/*! @function getItemingroup @abstract gets a bagitem of a given group and a given position @param groupno int - the delivery group ordinal position in the bag @param pos int - the position of the bagitem within the group @result Object - the BagItem in a given position of given group or -1 if it could not be found */
@functiontag declares a function and is followed by a function or a member function name. Then you can use
@discussiontags like before. There are however two additional tags. The
@paramtag is used to describe function's parameters; the first word is assumed to be the variable name, while the rest is a free text description. I suggest to state the expected type of the variable, even if PHP is not a strong typed language. The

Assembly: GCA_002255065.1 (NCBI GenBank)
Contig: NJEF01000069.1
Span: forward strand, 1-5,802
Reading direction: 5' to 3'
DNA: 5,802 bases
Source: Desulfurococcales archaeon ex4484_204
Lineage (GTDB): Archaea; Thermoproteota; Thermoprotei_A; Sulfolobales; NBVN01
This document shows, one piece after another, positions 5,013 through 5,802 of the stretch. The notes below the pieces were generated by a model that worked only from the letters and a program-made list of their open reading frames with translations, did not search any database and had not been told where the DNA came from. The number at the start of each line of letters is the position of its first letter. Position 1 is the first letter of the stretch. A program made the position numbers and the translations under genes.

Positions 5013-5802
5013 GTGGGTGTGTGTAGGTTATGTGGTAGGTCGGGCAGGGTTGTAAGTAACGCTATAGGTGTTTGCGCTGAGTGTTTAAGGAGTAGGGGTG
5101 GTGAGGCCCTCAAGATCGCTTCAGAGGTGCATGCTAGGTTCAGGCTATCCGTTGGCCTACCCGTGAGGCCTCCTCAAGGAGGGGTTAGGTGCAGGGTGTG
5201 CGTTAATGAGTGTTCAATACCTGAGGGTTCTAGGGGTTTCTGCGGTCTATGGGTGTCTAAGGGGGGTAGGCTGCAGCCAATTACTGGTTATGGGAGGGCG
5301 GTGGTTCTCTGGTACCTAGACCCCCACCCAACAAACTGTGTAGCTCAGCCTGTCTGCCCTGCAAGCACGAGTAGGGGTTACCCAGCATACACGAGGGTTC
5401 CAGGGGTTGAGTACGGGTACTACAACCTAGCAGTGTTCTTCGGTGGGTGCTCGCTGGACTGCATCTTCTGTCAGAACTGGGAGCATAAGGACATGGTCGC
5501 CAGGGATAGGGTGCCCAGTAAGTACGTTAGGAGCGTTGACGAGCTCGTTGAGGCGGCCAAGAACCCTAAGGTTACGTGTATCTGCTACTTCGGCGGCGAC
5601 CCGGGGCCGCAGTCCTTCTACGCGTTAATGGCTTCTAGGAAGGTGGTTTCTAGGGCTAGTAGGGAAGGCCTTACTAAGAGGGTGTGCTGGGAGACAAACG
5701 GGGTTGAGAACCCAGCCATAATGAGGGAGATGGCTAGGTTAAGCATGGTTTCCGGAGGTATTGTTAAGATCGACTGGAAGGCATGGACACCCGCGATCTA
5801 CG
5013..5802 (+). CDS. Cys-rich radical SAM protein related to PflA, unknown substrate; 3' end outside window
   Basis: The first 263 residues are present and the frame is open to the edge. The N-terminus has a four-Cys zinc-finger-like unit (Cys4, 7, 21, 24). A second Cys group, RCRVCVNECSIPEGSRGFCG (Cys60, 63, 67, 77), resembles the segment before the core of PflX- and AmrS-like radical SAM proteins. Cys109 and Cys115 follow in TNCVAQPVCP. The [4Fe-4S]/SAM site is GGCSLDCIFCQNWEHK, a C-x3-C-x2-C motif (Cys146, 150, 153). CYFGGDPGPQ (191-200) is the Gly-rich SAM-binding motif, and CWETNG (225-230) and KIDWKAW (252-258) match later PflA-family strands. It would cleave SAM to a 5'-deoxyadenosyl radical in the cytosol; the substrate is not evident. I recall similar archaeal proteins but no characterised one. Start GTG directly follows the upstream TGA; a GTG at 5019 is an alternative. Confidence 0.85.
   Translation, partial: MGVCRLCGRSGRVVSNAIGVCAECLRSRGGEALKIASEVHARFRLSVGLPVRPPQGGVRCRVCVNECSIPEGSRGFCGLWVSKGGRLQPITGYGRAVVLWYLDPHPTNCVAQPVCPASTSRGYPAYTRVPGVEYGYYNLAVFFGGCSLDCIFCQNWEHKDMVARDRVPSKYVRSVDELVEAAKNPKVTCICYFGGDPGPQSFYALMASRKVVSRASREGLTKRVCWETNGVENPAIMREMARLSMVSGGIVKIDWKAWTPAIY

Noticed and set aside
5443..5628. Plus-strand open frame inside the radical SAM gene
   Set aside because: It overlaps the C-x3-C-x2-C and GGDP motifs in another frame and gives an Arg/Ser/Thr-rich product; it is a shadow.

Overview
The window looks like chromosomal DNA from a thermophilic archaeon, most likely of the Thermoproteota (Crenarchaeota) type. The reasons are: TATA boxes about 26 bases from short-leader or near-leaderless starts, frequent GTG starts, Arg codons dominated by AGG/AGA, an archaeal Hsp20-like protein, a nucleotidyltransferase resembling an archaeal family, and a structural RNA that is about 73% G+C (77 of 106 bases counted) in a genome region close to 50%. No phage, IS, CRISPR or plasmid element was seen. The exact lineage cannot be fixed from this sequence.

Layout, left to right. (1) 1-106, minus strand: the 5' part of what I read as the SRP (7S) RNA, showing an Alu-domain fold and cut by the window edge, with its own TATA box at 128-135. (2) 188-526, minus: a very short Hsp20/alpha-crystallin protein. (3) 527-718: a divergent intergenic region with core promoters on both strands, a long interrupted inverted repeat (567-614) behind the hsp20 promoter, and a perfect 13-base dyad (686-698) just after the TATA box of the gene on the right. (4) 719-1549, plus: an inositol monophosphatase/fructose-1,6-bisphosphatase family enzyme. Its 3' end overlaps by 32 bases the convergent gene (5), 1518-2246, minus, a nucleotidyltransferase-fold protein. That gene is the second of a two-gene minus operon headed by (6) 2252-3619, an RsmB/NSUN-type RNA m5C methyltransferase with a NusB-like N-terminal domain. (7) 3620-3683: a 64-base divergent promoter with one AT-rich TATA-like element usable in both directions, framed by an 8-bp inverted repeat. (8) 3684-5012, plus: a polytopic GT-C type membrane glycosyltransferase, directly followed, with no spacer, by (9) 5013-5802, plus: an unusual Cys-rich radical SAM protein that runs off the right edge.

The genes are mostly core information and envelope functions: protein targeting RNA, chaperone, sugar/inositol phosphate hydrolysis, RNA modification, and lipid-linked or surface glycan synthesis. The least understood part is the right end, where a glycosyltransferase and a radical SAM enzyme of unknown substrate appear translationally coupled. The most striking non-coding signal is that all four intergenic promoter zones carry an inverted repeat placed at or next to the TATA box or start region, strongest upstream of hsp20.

@resulttag is used to describe the return value.
@vartag. Within this tag, the first word is assumed to be the variable's name, while the rest is free text description. Like before I suggest that writing the expected type of the variable is good. It's also a good idea to document all your class variables.
/*! @var idsession string - an unique session identifier */ var $idsession;
/*! @header myprojectname @abstract a virtual store to shop on mars @discussion The difference [...] */
@headertag is used to provide some general info about the project or the group of classes being documented. The
@headertag itself is followed by the project name and is useful to complement it with
@discussiontags. Since classes are generally in different files (and it is usually a good idea to have one file per class named after the class name), you might wonder where you should place the
@headertag. The answer is, surprisingly enough, anywhere. I suggest to place it in a separate file if it's a long discussion or on the top of the most important class if it's a shorter comment.